21 May 2019
British lawmakers issued a report Monday outlining potential loopholes in draft legislation intended to help better identify foreign criminals seeking to launder money in UK property.
The 86-page report by members of the UK House of Lords and House of Commons concluded that the current version of the Registration of Overseas Entities Bill would permit foreign individuals buying real estate in the country to remain anonymous by arranging the purchases through trusts.
The draft legislation, which would create a public register identifying the foreign owners of domestic real estate, also fails to specify which entities would be exempted from publishing their beneficial ownership information in the planned database or from submitting similar data to the UK Companies House, the report said.
Nor does the draft ensure that the information would be up-to-date and accurate, according to the lawmakers, who proposed amending the measure to require annual updates and obligate vendors to submit additional data about a proposed transaction before it occurs.
“This will capture information at the point where any potential money laundering might occur,” the lawmakers said.
Among the recommendations included in the report are proposals to task Companies House or “regulated professionals” with verifying information from overseas entities and to consider the use of civil penalties, rather than criminal sanctions, to streamline enforcement actions against individuals living in foreign jurisdictions. UK officials could back up the civil actions with criminal penalties for non-payment, the lawmaker said.
Once implemented, the register would be the “first of its kind in the world,” but it would need to work with existing anti-corruption measures, according to the report, which cited UK plans to implement the Fifth EU Anti-Money Laundering Directive (5AMLD) in the near future despite the country’s expected exit from the European Union.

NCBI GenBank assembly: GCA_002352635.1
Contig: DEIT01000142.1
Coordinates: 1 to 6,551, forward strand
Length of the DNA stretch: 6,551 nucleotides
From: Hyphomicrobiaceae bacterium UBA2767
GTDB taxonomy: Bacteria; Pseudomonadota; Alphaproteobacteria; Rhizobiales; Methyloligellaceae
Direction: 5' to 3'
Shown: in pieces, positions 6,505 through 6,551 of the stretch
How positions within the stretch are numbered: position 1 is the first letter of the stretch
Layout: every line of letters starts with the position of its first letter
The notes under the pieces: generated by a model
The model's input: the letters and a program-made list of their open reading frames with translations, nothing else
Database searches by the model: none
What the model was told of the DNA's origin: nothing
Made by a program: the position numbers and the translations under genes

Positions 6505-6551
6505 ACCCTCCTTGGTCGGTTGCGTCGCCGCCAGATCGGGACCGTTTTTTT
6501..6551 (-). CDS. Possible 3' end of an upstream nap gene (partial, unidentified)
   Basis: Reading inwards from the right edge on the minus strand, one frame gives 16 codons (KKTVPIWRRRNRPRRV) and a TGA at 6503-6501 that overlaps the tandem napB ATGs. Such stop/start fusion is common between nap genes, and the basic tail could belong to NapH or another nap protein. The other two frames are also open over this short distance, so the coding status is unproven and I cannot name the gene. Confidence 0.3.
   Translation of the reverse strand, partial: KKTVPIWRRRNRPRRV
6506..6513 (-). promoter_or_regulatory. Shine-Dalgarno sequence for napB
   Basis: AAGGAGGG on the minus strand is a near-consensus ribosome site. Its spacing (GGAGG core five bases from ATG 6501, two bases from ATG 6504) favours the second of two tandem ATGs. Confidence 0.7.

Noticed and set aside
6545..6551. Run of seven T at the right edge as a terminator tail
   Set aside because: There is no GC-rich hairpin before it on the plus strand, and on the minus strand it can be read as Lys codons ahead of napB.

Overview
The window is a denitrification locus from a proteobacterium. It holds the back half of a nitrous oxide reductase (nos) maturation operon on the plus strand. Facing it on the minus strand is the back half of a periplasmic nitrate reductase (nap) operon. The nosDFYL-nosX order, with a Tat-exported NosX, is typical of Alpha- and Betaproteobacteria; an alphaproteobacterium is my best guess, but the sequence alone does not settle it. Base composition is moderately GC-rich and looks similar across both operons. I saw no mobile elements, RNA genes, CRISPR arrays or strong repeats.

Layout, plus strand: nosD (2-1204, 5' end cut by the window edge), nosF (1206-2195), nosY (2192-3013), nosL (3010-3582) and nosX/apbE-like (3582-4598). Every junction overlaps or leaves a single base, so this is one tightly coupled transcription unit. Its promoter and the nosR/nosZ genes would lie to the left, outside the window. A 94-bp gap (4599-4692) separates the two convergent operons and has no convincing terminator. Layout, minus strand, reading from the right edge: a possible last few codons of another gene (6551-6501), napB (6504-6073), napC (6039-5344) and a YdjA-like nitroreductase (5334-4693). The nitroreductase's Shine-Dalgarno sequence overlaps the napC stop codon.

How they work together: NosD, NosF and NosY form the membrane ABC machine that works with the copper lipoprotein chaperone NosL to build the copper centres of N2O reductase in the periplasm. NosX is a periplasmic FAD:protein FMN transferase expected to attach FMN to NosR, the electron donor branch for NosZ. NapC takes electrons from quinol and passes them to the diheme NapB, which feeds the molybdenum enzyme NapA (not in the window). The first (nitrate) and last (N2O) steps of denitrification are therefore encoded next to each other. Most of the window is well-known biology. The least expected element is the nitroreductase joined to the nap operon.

A delay in the passage of the registration bill could create “an unnecessary incongruence” with the UK’s 5AMLD legislation, the parliamentarians concluded. “We therefore recommend that the bill and 5AMLD be presented to Parliament as soon as possible,” they said.
“The legislation is well drafted, but there are still some loopholes in the draft bill which, if unaddressed, could jeopardise the effectiveness of this important piece of legislation,” said Lord Edward Faulks, the chairman of the joint committee, in a statement. “In the current political climate, anti-money laundering may not seem an immediate priority, but the evidence we took shows there’s a huge problem, and it’s not going away.”
The measure, which is slated to be finalized later this year ahead of the register’s planned launch in 2021, would also cover foreign land-owners in the British Virgin Islands, the Channel Islands and other British overseas territories.
In a statement, the committee noted that 160 UK-based properties worth more £4 billion were identified in 2017 as having been bought by individuals deemed to pose a high risk of corruption.
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